21. In a process of lining canals and ditches, the improvement comprising including the composite made by the process according to claim 12.

Description:

TECHNICAL FIELD OF THE INVENTION

The present invention relates to a geotextile/polymer composite liner prepared by treating geotextiles with aqueous polymer dispersions and subsequent evaporation of the water. Geotextile/polymer composites of the present invention can be used as liners for canals and ditches for irrigation and wastewater, roof membranes, secondary containment, etc.

BACKGROUND OF THE INVENTION

In recent years, the management of natural resources has become important in many countries throughout the world. Efforts have been directed both toward the conservation of our resources and toward the elimination of pollution from our environment. Particular emphasis has been placed on waste leakage and water loss.

Losses in the distribution of water using unlined irrigation ditches are estimated at a minimum to be 25% and in some situations to be more than 50% depending upon the porosity of the ditch surface and the distance the water is being moved. In most rural areas, ditches are typically formed by excavating the soil to the desired depth and width. The water moves through the ditch in contact with the exposed natural surface. This can be sand, clay, rocks, etc. and, more commonly, mixtures thereof. The porosity will depend upon the proportions of the different components.

The loss of water in unlined irrigation ditches at one time was considered acceptable only because the supply of water exceeded demand. However, as civilization developed and world population increased, more water was required for both greater food production and for the marked increase in non-agriculture uses. In addition to greater domestic uses in sanitation, industry now employs large quantities of water in manufacturing and processing procedures.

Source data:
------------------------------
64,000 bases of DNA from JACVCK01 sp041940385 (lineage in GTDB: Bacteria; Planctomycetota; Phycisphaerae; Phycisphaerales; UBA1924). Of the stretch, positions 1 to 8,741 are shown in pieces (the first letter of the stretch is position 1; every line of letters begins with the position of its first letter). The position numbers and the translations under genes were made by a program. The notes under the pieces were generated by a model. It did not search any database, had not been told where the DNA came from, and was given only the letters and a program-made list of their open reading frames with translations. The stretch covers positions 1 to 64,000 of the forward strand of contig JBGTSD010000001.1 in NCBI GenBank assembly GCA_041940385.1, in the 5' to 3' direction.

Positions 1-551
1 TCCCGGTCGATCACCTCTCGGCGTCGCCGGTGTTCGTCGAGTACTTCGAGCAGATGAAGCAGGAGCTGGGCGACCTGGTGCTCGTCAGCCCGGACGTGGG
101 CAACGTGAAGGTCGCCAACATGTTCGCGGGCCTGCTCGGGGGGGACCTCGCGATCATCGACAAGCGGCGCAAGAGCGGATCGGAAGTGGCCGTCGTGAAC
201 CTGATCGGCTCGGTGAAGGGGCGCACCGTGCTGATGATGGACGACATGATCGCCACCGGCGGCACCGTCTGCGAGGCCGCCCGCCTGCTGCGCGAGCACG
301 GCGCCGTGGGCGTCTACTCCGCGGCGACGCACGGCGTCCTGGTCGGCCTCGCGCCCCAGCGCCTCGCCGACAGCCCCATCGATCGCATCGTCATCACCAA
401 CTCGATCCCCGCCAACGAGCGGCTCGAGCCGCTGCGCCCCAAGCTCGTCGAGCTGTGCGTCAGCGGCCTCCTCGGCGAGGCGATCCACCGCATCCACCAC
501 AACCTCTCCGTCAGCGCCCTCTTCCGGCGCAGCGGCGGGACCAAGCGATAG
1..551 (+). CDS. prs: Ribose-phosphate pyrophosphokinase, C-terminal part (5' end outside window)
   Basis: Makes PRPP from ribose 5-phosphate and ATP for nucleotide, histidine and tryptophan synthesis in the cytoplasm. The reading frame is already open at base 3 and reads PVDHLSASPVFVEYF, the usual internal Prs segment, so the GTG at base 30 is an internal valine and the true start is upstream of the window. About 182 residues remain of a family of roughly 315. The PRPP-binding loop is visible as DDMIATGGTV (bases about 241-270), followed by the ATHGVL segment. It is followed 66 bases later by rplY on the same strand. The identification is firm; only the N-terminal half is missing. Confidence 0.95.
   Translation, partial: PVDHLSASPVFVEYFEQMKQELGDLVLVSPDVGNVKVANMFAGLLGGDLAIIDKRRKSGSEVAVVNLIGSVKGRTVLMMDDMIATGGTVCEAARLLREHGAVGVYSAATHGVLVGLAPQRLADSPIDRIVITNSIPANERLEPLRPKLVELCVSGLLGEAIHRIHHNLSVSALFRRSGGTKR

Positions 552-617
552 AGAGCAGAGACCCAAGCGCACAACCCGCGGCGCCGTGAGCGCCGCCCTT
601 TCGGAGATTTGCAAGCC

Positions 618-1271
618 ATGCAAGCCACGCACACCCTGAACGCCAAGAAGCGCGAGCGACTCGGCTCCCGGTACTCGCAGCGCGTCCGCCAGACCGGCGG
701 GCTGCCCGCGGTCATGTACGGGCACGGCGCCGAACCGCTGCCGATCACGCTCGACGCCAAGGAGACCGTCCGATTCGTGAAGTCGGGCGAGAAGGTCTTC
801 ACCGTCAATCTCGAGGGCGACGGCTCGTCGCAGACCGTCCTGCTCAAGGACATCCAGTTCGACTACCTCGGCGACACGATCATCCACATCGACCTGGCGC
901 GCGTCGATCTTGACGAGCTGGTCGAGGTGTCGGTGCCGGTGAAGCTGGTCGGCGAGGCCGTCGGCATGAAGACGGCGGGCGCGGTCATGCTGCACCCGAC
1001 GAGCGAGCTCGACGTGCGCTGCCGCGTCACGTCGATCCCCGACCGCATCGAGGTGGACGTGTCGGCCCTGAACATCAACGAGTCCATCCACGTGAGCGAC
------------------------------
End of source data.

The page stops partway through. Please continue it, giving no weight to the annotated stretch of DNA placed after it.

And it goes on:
This high level of consumption plus the very high cost of developing new water supplies has shifted attention to water conservation. Domestic appliances that use less water have been developed. Also, industry has installed recycling purification systems to reduce water consumption.

Although conservation efforts have reduced water consumption to a degree, water still is in relatively short supply, particularly in recent years with the severe droughts in the United States and other countries. Since the most cost effective conservation opportunities and readily accessible water supplies already have been developed, greater attention must be directed to improving the efficiency of water distribution systems.

Improvements in water distribution have been made. A limited number of ditches and canals have been lined with concrete and/or preformed concrete pipes. Concrete is durable and has a long life when properly used. However, concrete is expensive to place and finish and is damaged by unfavorable temperatures during curing. Also, concrete is subject to frost damage, cracking and heaving which results in leaks.

Processes for forming polyurethane composite liners for canals and ditches and apparatuses to perform such a processes are disclosed, for example, in U.S. Pat. Nos. 4,872,784; 4,955,759; 4,955,760; 5,049,006; 5,062,740; 5,421,677; and 5,607,998.

U.S. Pat. No. 5,421,677 (“the '677 patent”) is directed to an improved process of forming a ditch liner. The mixture of the '677 patent is a two component polyurethane resin and one or more fillers in an amount of up to 60% by weight based upon the total weight of the mixture. The mixture is dispensed on a geotextile, thereby forming a liquid filler containing polyurethane soaked geotextile composite. The liquid polyurethane soaked geotextile composite is then placed over the surface of an area to be lined.

One drawback of the resins used in the patents listed above is the use of reactive resins having at least two components which have to be metered and mixed at the job site using special equipment. Another problem encountered in using reactive resins like polyesters, epoxy resins or polyurethanes is that after mixing the resins have only a limited potlife before they solidify. This allows for only a short time between application on a geotextile and installation. In some resins, i.e. polyurethanes water has to be carefully excluded to avoid foaming upon reaction with the isocyanate component. For the same reason it is also impossible to apply reactive polyurethane composites on wet surfaces or whenever rain is immanent

For the foregoing reasons, it would be desirable to produce geofabric/polymer composites using a binder composition that does not have these shortcomings.

SUMMARY OF THE INVENTION

Accordingly, the present invention provides a geotextile/polymer composite prepared from one or more geotextiles and an aqueous polymer dispersion and also to a process for preparing such composites. The inventive geotextile/polymer composites may find use as liners for canals and ditches for irrigation and wastewater, roof membranes, secondary containment, etc.